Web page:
How urbanization increases floral specialization of pollinators
by | VIEW 201
Urbanization increases floral specialization of pollinators, study published on the Ecology and evolution, makes an interesting retrospective on a topic that can have repercussions on our lives. The researchers said: "Understanding how urbanization alters functional interactions among pollinators and plants is critically important given increasing anthropogenic land use and declines in pollinator populations.
Pollinators often exhibit short-term specialization and visit plants of the same species during one foraging trip.This facilitates plant receipt of conspecific pollen-pollen on a pollinator that is the same species as the plant on which the pollinator was foraging.Conspecific pollen receipt facilitates plant reproductive success and is thus important to plant and pollinator persistence.
We investigated how urbanization affects short-term specialization of insect pollinators by examining pollen loads on insects' bodies and identifying the number and species of pollen grains on insects caught in urban habitat fragments and natural areas." Researchers also added: "We assessed possible drivers of differences between urban and natural areas, including frequency dependence in foraging, species richness and diversity of the plant and pollinator communities, floral abundance, and the presence of invasive plant species.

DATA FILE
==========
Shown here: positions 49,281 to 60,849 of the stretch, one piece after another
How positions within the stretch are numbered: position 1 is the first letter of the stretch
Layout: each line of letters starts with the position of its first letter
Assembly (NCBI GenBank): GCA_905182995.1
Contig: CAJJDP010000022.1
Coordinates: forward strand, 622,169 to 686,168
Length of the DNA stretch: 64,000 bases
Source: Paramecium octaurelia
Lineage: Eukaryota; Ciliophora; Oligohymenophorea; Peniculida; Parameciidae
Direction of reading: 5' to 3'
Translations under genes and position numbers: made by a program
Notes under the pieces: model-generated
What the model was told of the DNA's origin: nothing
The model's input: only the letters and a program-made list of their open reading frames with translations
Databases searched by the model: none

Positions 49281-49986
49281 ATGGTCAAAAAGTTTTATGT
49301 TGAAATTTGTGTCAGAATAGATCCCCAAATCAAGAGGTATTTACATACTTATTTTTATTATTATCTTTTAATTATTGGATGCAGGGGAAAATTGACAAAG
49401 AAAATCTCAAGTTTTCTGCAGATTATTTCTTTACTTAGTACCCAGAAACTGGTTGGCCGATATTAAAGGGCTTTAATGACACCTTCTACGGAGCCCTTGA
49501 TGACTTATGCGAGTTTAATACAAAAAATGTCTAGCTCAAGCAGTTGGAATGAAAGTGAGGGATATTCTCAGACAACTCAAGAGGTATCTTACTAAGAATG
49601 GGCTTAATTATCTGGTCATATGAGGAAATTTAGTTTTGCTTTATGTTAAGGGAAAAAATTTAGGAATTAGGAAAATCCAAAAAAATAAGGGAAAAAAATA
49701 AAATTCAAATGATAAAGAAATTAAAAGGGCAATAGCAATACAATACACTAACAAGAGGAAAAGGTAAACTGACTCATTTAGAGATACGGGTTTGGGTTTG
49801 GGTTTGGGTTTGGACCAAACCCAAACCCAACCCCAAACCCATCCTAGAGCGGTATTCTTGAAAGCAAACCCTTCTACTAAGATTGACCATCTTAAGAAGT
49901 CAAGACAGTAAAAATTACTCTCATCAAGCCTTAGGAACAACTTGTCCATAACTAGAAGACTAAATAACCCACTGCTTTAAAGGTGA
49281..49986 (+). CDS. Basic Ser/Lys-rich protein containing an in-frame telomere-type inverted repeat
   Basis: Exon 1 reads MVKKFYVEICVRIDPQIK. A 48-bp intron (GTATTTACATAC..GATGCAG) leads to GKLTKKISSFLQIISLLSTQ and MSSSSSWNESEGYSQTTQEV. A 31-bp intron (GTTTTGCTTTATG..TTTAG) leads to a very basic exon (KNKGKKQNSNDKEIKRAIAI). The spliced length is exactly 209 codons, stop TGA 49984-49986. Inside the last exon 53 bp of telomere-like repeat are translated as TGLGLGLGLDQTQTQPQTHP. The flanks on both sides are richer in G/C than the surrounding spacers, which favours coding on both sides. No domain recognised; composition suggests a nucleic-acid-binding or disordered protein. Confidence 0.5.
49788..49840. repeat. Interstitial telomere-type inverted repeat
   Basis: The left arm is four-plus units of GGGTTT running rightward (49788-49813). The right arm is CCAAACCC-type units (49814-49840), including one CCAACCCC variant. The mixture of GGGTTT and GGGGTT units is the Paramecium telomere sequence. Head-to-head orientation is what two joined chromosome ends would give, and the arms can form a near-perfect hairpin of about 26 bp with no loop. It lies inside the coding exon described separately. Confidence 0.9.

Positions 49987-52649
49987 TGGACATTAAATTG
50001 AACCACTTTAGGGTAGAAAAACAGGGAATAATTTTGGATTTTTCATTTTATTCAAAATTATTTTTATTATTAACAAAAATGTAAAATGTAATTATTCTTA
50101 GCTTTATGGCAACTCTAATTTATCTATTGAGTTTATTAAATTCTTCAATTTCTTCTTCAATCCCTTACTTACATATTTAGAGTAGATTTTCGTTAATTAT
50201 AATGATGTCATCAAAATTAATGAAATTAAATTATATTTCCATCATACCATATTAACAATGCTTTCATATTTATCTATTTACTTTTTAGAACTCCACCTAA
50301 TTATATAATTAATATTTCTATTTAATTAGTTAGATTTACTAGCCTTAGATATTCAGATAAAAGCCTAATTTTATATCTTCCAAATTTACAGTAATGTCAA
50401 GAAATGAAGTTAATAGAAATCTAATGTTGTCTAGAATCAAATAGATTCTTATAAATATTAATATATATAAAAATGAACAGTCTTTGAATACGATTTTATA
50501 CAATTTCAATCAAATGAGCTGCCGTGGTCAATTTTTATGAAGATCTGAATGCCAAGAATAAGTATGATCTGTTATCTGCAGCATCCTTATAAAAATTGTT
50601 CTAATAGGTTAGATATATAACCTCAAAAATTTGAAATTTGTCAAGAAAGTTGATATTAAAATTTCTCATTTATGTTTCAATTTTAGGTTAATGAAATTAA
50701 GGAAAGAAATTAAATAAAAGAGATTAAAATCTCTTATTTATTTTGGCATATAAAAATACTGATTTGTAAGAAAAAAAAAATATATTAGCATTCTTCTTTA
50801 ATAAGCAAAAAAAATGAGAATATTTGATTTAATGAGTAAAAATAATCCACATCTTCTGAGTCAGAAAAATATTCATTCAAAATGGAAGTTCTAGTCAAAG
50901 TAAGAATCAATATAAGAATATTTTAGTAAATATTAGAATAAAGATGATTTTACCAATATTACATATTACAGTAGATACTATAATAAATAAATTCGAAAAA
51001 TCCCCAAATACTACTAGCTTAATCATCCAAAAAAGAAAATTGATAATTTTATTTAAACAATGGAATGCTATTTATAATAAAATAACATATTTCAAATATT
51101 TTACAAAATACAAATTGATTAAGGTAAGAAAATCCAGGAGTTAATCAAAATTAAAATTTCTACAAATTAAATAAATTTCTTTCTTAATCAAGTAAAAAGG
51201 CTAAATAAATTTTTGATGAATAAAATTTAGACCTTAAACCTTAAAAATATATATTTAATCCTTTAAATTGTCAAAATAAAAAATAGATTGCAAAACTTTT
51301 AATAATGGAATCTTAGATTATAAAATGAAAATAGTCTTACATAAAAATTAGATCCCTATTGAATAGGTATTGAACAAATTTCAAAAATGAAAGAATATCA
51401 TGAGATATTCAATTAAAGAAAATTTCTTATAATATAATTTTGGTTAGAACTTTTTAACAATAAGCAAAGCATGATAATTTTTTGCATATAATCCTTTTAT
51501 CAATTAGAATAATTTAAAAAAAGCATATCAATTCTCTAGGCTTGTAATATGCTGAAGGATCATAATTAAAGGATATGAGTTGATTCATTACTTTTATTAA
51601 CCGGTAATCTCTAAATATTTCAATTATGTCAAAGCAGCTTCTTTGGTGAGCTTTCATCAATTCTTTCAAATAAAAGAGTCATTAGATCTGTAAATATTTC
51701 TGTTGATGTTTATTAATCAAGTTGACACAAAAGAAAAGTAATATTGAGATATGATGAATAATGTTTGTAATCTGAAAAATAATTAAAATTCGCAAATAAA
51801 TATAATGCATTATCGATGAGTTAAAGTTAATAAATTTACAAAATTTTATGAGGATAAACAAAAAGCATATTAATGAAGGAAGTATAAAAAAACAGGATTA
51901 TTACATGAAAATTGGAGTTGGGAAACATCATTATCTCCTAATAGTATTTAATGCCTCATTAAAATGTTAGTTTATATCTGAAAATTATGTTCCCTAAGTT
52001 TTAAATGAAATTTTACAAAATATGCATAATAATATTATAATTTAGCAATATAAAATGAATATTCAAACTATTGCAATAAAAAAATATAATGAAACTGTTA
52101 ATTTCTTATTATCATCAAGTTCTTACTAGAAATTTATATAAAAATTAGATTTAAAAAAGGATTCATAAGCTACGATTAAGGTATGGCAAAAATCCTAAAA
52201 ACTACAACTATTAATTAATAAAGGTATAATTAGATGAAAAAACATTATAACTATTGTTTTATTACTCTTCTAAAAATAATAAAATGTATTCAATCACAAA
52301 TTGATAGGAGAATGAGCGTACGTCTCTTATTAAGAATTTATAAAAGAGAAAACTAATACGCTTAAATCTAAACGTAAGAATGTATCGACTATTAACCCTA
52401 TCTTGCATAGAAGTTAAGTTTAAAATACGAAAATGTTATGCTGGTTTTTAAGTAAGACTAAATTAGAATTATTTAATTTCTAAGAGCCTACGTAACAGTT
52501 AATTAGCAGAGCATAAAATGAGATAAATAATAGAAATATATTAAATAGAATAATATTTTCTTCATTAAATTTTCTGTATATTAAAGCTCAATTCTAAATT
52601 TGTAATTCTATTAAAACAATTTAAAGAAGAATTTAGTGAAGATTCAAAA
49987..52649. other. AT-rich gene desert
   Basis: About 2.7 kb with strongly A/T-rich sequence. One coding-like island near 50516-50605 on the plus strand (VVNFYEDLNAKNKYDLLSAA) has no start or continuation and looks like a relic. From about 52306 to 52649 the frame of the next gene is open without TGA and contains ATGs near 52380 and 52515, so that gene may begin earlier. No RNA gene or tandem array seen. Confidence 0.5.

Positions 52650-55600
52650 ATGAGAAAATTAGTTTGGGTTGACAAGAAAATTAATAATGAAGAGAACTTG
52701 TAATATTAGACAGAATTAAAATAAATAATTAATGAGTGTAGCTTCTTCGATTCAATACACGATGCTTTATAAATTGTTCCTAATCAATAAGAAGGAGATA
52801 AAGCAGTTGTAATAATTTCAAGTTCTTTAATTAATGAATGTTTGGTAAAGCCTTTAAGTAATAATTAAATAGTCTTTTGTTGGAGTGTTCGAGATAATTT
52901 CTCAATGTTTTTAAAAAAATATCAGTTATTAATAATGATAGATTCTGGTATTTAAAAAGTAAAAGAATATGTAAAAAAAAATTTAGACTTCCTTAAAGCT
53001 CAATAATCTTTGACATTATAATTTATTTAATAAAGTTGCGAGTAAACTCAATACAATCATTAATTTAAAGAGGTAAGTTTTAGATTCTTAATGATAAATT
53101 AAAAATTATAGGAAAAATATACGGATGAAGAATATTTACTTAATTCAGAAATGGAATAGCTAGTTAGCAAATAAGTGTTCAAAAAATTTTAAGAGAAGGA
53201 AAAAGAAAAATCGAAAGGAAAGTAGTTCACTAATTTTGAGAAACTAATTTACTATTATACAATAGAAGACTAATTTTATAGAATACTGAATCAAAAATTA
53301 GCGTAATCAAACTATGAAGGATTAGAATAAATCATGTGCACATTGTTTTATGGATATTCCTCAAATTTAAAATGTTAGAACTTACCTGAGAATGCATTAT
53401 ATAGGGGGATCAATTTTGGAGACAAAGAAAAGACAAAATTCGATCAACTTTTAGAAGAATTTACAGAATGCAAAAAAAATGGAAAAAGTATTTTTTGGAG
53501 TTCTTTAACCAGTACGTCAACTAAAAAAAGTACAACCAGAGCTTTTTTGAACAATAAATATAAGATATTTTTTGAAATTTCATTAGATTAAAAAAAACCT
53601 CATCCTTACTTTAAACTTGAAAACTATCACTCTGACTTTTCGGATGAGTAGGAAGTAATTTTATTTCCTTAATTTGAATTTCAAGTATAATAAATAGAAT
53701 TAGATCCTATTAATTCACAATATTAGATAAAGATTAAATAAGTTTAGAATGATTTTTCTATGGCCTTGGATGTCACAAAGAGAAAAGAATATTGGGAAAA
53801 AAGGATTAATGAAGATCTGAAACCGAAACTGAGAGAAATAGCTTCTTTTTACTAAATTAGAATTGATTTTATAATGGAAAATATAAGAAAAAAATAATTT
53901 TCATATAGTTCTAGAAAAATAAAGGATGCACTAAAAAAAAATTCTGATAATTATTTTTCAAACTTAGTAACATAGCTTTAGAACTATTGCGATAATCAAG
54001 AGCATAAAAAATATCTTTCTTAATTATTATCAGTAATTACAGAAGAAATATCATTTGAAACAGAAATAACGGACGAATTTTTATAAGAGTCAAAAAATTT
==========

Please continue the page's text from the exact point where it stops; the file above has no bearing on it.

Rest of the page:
Pollinators were more specialized in urban fragments than in natural areas, despite no differences in the species richness of plant communities across site types. These differences were likely driven by higher specialization of common pollinators, which were more abundant in urban sites.
In addition, pollinators preferred to forage on invasive plants at urban sites and native plants at natural sites. Our findings reveal indirect effects of urbanization on pollinator fidelity to individual plant species and have implications for the maintenance of plant species diversity in small habitat fragments.
Higher preference of pollinators for invasive plants at urban sites suggests that native species may receive fewer visits by pollinators. Therefore, native plant species diversity may decline in urban sites without continued augmentation of urban flora or removal of invasive species."